Tuesday, 14 December 2010

I spy....my mind's eye

Years ago, I tried to read this book.


It was the paperback copy, so it looked less 
'Harvard Business School' 
than this one, but I still didn't finish it.

It was pretty helpful for my oft recurring insomnia though.

Even prior to picking it up, I believed in the philosophy behind it - that the way we look at things, and think about them, can drive how we feel about them. 
It's standard Cognitive Behavorial Therapy stuff.


That said, it’s quite hard to be disciplined enough
to practise all that stuff – 
what with work and deadlines, 
managing a life of bills and savings and splurges, 
understanding mobile phone tariffs,  hair straightening,
face time and facebook time, 
and all the malarkey that goes with real life.

But I had a reminder of the power
of setting your intentions this past week.

On Friday morning the amazing friend I’ve been staying with asked about my intentions for the day; 
it was a bit of a joke, but she persisted, 
and we discussed how the day, and my Lasik eye operation,
was going to go.

 Later, en route to the hospital, 
she realized I was a bit nervous & more than a smidgeon twitchy, 
so we re-established those intentions.

 I robed up and went into theatre,
and after persuading the doctor to whack a couple extra anesthetic drops in to ensure that there wasn't a scene,
he started.

It wasn't sore, but I didn't like it.

There was a suction cup placed on my eyeball,
not dissimilar to a pap smear v-j-j opener, but on my EYEBALL; 
then a noise like a dentist's drill as he sliced open my cornea to create a flap;
and the smell of burning eyeball flesh as he lasered by globes.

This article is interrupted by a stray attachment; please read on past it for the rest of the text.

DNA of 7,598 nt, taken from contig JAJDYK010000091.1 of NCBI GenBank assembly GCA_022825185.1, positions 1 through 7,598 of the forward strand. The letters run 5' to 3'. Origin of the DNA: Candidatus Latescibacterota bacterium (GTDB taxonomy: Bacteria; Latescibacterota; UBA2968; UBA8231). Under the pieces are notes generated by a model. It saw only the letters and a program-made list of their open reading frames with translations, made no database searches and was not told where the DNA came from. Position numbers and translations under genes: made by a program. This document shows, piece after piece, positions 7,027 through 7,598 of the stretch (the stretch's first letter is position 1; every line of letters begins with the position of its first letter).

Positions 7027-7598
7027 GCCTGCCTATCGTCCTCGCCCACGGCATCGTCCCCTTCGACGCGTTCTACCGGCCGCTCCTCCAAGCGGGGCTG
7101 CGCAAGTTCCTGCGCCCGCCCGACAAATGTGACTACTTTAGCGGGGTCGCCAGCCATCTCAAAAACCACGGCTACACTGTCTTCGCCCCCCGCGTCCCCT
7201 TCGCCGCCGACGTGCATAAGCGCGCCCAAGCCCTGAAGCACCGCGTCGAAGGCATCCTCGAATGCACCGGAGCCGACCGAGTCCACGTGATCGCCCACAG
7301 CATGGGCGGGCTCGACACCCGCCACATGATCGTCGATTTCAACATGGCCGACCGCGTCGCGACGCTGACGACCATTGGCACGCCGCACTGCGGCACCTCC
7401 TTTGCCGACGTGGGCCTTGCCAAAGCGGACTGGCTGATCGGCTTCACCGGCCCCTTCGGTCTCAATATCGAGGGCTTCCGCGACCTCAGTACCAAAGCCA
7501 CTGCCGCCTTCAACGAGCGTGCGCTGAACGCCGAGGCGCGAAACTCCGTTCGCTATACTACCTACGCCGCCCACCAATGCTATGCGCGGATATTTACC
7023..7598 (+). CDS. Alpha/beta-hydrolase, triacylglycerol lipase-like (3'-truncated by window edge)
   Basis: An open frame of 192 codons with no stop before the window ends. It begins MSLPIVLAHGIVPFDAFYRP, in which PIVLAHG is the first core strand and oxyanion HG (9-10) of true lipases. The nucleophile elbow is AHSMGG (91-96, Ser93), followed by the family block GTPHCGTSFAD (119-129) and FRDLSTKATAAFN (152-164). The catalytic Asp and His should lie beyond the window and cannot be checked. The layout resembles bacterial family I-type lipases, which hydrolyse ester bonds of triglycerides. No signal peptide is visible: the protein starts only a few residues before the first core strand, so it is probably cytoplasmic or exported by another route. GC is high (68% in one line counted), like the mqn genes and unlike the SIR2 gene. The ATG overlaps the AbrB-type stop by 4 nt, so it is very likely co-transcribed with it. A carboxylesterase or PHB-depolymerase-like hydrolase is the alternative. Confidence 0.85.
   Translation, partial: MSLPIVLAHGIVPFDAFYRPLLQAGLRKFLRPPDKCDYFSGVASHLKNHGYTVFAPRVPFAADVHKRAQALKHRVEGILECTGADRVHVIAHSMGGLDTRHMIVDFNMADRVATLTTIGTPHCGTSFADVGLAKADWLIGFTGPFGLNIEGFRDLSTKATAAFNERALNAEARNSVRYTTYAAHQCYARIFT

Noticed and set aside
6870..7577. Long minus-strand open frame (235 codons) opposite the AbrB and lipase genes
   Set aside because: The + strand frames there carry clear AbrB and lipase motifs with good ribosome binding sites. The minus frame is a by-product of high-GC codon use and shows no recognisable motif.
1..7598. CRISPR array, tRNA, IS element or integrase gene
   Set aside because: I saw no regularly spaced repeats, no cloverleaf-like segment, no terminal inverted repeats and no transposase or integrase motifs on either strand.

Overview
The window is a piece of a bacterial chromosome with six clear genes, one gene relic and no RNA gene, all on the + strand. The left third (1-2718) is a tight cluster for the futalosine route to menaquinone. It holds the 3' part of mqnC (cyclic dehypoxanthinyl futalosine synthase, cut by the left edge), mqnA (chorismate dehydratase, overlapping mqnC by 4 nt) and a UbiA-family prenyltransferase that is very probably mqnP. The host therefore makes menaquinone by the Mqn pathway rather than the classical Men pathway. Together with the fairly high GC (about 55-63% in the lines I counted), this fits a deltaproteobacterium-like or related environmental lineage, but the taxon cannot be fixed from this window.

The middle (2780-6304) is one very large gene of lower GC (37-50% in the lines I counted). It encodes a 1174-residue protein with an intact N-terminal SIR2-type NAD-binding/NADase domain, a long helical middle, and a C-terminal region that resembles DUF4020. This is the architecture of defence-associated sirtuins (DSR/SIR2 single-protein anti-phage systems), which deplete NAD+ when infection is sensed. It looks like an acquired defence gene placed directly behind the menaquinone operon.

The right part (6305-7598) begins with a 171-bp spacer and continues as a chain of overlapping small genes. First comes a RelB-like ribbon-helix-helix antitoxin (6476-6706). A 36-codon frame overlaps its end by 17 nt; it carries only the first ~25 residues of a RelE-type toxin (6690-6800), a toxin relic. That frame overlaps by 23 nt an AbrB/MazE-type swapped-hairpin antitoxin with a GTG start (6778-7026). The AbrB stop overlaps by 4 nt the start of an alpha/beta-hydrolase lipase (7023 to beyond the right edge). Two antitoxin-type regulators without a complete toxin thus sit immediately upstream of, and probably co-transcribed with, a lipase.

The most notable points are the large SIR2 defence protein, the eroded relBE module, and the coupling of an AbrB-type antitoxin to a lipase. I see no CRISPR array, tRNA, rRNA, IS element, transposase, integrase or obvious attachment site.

I'm not really sure why they didn't think to strap me down.

Fortunately, at that moment, our conversation came flooding back; I did a little bit of 3-part breathing,
and told myself how lucky I was to be able to afford this;
how grateful I am that this procedure is available and safe;
how fortunate it was that a schoolfriend, (whom I haven’t seen for over 10 years but for Facebook), recommended this doctor;
and how this was a great gift to myself.

By the time all those thoughts were done, so was the surgeon.
I think maybe he only lasered my left eye
and just sprinkled some magic dust on the right one.

Within 15 minutes of going into surgery,
I climbed off the bed with what looked like welding glasses sticky-taped to my face,
and even through the plastic, I realized I could see.

Waking up the next morning and seeing the Drakensburg mountains come into focus without the aid of my normal contact lenses,
I couldn’t have been more ecstatic about the gift of sight.

Except perhaps for the gift of knowing that I can totally
be in charge of how I feel about things.

It feels even more powerful than 20/20 x-ray vision.



because I decided to spare you some horrific google images of Laser Eye therapy, here are some other pretty pictures instead:
beach in the snow in England this winter
Freedom Cafe at the Concierge Hotel, Durban, KZN
homemade photobooth wall
laundry instructions I can live with
and my two current favourite obsessions:
my Smythson jewellery roll and Tinsley





images: poster,amazon,pinterest

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